Bathing your dog doesn’t always end in a perfect Instagram moment. Not all owners have the luxury of having a blithesome bath time with their canine companions. In fact, most dogs are more than willing to duel you hammer and tongs just to avoid baths, at worst.
Overall, dogs are clean creatures although they don’t mind getting dreggy and fusty during playtime. Similar to cats, they clean up their selves especially when they have been exposed outdoors. Regardless, a dog bath should always remain a critical part of your pet’s regimen.
Bathing your dog not only washes off stubborn grime and leave him smelling like coconuts, it also provides you with the chance to examine his head to toe so you can determine his overall condition and keep an eye on any possible medical concern.
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How Often Should I Bathe My Dog?
The Internet abounds in advice that suggests dogs only need yearly baths, which sounds absolutely unideal especially for dogs who carry a potpourri of smells due to their genetic makeup. When it comes to dog baths, frequency depends on a number of factors: this includes your dog’s breed, fur density, and length, habits, and activities that your dog engages in, etc.
Chihuahuas, for instance, have low grooming demands due to their short, smooth coat and are also content with bossing around indoors. Hence, a monthly bath is enough to keep their funny smells at bay. On the other hand, long-haired dogs, particularly those with double coats such as the pompous Pomeranian, would benefit a weekly bath and daily brushing. Otherwise, they would lose their fluffy charm.
Meanwhile, outdoorsy dogs who love rolling in the grass or infesting your garden with tunnels are the ones who need more frequent baths than those who prefer lounging on the sofa all day. Should your dog come home soggy and dirty, then bathe him right away. Cheesy smells are tolerable but surely you wouldn’t want to snuggle a dirty dog.
Overall, there is no standard frequency for dog baths. Weekly baths, however, would be beneficial for healthy dogs. Doing so eliminates the accumulation of dander and allergens that could cause skin issues in our canine companions. Thankfully, we now have the convenience of dog shampoos and conditioners that don’t strip off the natural oils of our pets so they remain healthy, fresh, and happy.
What if My Dog has Skin Problems?
If your dog has skin problems, however, you need to bathe him using a medicated shampoo more than once a week. The frequency depends entirely on the product or your veterinarian’s instructions after his assessment. Our canine companions with skin issues don’t clean as effectively as their healthier brothers; hence, contaminants may build up including excess excretions, which could produce unpleasant smells and a habitable place for microorganisms to proliferate. Therefore, you need to bathe your dog more often to minimize bacterial load and alleviate inflammation. Therapeutic baths also provide a cost-effective relief from itchiness and irritation.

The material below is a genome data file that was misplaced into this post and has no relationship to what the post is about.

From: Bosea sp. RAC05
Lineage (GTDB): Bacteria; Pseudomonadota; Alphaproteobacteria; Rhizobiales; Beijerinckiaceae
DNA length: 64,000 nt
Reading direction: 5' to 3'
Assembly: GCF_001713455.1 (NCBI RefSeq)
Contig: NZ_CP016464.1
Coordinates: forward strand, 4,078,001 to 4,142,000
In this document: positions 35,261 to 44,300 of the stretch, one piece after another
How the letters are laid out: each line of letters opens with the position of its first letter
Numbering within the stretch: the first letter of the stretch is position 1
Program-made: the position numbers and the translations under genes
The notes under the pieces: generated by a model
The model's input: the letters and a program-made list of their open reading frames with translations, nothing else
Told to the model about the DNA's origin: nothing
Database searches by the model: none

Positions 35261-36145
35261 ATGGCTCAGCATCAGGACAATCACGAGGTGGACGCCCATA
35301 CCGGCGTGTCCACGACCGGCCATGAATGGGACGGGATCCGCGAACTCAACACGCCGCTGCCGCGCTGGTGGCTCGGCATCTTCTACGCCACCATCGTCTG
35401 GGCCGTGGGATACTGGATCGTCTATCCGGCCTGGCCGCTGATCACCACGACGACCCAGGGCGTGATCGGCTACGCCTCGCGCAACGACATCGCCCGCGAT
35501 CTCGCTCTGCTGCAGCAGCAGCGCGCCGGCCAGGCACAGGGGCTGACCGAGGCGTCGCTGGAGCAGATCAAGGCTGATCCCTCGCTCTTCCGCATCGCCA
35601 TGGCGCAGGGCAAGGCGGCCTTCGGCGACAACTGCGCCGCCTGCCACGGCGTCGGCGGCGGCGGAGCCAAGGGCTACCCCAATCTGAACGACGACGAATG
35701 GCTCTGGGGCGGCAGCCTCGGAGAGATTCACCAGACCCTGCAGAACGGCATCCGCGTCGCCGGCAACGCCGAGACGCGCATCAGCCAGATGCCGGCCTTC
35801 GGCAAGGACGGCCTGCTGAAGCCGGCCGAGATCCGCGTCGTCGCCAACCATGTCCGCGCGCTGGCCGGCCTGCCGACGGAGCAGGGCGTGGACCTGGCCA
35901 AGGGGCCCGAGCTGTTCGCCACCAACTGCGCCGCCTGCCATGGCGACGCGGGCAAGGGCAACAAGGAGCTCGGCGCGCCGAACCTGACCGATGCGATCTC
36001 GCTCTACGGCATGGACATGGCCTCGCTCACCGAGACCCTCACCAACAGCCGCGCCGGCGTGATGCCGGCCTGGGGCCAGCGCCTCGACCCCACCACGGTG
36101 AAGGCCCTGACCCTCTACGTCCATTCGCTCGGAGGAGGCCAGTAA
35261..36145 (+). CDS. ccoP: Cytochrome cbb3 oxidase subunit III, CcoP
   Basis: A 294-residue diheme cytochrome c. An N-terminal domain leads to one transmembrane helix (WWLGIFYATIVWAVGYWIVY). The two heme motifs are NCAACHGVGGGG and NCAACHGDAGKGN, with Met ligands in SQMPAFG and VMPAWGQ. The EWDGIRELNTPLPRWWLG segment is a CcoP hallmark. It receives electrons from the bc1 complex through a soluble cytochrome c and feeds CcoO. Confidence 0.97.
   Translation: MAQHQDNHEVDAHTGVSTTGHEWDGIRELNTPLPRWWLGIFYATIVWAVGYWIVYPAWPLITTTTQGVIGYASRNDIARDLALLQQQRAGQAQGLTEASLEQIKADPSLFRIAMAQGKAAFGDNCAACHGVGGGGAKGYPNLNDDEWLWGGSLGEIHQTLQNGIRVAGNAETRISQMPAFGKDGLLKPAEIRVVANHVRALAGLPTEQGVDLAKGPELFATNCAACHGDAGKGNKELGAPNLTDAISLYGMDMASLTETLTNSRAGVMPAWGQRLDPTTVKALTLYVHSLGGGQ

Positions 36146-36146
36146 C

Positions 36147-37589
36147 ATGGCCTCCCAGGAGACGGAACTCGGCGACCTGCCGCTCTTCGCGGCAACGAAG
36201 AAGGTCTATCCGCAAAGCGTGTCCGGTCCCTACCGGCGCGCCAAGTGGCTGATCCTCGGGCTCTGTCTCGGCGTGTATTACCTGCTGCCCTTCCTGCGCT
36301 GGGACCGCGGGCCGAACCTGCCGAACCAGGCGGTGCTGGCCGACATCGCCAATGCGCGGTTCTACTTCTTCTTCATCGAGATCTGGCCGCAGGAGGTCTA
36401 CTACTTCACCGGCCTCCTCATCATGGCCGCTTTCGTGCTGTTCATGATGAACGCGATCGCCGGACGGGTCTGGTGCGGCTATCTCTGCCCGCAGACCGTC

When Should I Give My Puppy His First Bath?
Your dog’s very first bath is among the most critical moments of his life and an unforgettable one to boot. Training your pup that baths are an indispensable part of his life is the key to avoiding problems in the future. Older dogs who aren’t accustomed to bathing at an early age would find bath time a traumatic experience. To avoid such circumstance, start giving your puppy weekly baths as soon as he has been weaned or when he reaches two months old.
Puppies are feeble and vulnerable to diseases since their immune system has yet to develop; thus, timing must be properly observed. If your pup gets dirty but is too young for a bath, you may use wet tissues to keep him squeaky clean and fresh. Puppies are cute and clumsy babies with fur, so it is sure to occur that he would get soaked on his own pee, roll on his own poop or better yet, befriend the skunk next door.
What if My Pup Has Mange and Fleas?
Sadly, some puppies have to go through hard knocks at a tender age. Some pups were left in the lurch by irresponsible owners while others lost their mothers in an accident; thus, they get filthy and malnourished.
If you happen to save a pup suffering a mange or flea infestation, the wisest thing to do is to seek professional help right away. Chances are, your pup is also suffering from internal parasites. Your veterinarian will provide medication suitable for sensitive puppies.
Never use any flea product: be it shampoo, soap, collar, body powder, etc. Puppies cannot tolerate the active ingredients that flea products contain. Otherwise, puppies will suffer serious adverse effects. The only solution is to offer your pup a warm bath until he is old enough for flea treatments. Also, you have to eliminate external parasites manually or use an anti-lice brush.
Can I Bathe a Dog Using My Shampoo?
Dog shampoos have certainly evolved from simply deodorizing our pets to treating several skin issues. Today, there are all-purpose shampoos, therapeutic shampoos, flea shampoos and specially formulated shampoos for different skin types. The product you choose should cater your desired results or the reason for the bath.
The first rule of thumb is never to use human shampoos (even baby shampoos) on dogs. The pH level of our pets’ skin differs from ours. Therefore, a shampoo formulated for humans can disrupt the balance of your pet’s skin and may cause it to become dry and irritated.
Where Should I Bathe My Dog?
You can easily bathe a small dog using any sink but if your pet enjoys doing doggie paddles, then putting him in the bathtub would be a better idea. It is impossible, on the other hand, to bathe a medium-sized dog in a sink. If a tub is unavailable, simply block the drain, make a puddle, and let him enjoy the drizzle. Playing games while taking a bath also encourages your pet to love baths even more. Just make sure you close the bathroom door!